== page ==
“Andromeda” and “Kali Yuga,” saw the entire crowd singing along and bathed in red and green flashes of light. Ho99o9 returned for an exclusive rendition of “TWIST OF FATE/COBRA”. Ghostemane commanded his fans to jump off the bar, crowdsurf, mosh, open circle pits, punch and kiss each other; “Make security earn their paychecks,” he muttered just before the drop. The three performers synergized for one of the best jams of the evening that could not be complete without bronzino’s shredding. Ghostemane handed the lead over to his counterparts and danced during their verses. It was refreshing to see that he trusted the OGM and Eaddy enough to relax and have fun. With the metal energy still flowing, leeleezee returned to the stage and swung a periwinkle guitar over her head, shattering it against the stage over and over again. The crowd seethed, living for the destruction. I did my best to enjoy the punk rock moment without dwelling on the fact that I can’t afford a guitar to play, let alone break. Ghostemane crushed “Carbomb” to most of the room’s reluctance, but my own personal delight. “Fear Network” is the band-tee-toting rappers only work I would classify as pure metal and judging by his adrenaline rush I could tell Ghostemane was living the rockstar dream. Despite the apprehension from his hip-hop fanbase, Ghostemane has been releasing work outside of his traditional genre (Fear Network and Opium, namely) and Band Over Fist is here for his creative liberty and experimental work. Fans can’t complain with the brand new release of Human Error-yet another collection of heavy, dirty rap. Ghostemane joked about fans in attendance solely to hear Mercury: Retrograde, “I bet you all want to stop beating each other up and just hear your favorite song,” he grinned. He furthered their suspense with “Black Blood” and “Pink Mist” upon realizing that the show was running early. Abruptly, Ghostemane bid the crowd a good evening and exited.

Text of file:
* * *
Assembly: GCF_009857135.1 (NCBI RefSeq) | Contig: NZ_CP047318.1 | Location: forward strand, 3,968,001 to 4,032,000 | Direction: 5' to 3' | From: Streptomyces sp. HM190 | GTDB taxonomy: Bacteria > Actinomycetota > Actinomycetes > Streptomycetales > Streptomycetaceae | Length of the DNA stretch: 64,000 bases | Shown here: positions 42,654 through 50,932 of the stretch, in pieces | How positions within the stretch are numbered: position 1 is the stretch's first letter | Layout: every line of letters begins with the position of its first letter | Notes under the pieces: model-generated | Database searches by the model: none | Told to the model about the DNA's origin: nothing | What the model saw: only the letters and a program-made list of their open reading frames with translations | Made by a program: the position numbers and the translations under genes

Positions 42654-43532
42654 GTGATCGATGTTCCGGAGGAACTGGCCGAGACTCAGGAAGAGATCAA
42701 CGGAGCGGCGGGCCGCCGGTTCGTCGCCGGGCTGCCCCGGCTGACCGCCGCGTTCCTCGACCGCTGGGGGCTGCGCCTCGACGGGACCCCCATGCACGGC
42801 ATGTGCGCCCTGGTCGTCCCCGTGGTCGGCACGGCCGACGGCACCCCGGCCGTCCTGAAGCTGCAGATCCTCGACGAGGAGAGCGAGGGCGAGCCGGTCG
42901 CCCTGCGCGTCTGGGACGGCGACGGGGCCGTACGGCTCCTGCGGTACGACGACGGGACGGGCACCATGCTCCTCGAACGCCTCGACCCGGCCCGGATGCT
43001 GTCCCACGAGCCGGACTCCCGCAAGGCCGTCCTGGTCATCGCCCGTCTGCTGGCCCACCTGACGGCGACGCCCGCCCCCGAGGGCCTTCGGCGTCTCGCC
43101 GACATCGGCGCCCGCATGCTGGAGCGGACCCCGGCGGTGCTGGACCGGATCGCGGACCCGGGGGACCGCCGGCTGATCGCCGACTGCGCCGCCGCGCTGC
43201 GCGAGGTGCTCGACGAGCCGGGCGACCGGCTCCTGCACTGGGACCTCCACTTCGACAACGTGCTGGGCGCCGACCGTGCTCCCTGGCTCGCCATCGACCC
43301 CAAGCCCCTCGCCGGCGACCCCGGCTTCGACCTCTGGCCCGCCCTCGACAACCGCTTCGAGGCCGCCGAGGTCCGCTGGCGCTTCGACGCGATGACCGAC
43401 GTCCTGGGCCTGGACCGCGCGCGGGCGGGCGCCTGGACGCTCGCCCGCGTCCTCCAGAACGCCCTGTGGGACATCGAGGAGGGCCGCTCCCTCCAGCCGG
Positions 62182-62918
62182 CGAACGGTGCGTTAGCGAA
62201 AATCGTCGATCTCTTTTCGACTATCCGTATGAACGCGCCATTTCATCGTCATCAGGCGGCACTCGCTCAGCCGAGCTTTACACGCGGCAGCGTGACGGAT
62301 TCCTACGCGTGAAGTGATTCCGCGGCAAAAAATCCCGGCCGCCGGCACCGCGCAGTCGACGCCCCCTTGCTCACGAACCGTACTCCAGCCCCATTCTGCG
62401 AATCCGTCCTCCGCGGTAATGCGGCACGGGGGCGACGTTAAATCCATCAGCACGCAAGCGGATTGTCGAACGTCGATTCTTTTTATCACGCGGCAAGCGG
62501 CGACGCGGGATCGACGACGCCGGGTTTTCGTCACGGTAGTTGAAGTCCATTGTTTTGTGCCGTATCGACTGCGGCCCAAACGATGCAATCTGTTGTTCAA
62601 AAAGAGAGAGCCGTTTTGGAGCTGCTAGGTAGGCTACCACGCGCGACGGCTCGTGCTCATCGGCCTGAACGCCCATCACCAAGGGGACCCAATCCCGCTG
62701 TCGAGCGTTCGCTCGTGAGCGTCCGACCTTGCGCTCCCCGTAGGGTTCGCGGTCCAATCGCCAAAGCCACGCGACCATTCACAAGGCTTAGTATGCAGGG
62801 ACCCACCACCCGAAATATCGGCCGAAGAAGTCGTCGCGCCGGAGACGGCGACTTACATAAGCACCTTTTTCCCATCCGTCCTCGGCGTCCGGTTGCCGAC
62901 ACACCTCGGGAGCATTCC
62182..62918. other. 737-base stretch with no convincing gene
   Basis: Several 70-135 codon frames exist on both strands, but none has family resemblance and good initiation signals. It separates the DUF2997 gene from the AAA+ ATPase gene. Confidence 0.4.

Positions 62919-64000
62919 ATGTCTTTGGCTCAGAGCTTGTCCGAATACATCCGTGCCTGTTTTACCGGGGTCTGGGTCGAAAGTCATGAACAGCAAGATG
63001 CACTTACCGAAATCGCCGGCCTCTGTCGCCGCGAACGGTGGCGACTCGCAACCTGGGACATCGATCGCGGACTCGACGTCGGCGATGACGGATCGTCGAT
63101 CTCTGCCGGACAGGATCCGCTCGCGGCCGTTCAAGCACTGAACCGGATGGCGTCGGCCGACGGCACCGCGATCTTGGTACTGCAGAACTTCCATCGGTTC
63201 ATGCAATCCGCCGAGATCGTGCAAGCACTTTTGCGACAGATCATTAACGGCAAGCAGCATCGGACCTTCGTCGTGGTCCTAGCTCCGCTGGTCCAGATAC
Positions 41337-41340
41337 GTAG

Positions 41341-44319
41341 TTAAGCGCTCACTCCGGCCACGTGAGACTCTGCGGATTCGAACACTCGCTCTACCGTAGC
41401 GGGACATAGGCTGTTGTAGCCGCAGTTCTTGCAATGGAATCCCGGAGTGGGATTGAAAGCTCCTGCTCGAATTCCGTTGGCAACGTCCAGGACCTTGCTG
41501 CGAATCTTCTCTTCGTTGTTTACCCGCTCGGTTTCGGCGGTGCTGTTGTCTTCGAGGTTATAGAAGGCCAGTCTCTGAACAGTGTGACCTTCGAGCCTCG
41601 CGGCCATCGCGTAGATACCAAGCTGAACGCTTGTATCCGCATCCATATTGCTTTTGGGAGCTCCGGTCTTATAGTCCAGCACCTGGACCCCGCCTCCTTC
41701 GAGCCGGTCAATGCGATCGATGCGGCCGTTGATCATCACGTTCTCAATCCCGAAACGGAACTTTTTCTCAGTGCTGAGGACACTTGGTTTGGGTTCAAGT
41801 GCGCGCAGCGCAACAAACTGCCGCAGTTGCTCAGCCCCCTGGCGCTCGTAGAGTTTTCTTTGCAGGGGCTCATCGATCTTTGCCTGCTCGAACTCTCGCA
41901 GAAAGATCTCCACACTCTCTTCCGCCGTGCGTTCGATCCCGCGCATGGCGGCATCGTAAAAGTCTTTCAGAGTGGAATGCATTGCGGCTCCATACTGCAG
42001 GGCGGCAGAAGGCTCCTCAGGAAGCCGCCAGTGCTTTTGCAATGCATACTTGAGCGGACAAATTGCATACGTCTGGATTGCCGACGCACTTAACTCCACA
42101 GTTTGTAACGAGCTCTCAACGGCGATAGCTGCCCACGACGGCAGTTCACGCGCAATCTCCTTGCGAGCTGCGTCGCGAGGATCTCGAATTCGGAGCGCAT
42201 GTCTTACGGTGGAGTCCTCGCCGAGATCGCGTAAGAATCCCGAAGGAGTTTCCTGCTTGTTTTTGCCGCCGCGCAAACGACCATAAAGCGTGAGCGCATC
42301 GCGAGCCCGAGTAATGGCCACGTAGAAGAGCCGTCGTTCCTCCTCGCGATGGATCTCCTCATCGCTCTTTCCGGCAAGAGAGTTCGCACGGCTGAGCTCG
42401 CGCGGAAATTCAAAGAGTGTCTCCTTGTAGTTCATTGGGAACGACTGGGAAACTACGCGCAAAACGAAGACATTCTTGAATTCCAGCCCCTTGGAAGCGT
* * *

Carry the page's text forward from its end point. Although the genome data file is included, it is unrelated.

The evening had been perfect but the audience was hungry for more. Chants of “One More Song,” and “Ghostemane” did not quell until the Blackmage returned. He offered two more songs “only if you guys promise to make fun of the people who left already.” Finally, the crowd got their wish and the familiar spinning synth and high-hats announced “Mercury: Retrograde.” Ghostemane closed out the show with Euronymous, my personal favorite church-burning hymn. 

The growth and mastery between the Summer 2019 North American tour and Ghostemane’s first show in Boston where he debuted HEXADA is indicative of even more groundbreaking things to come for the unsigned Aries. We can’t wait to see what’s next!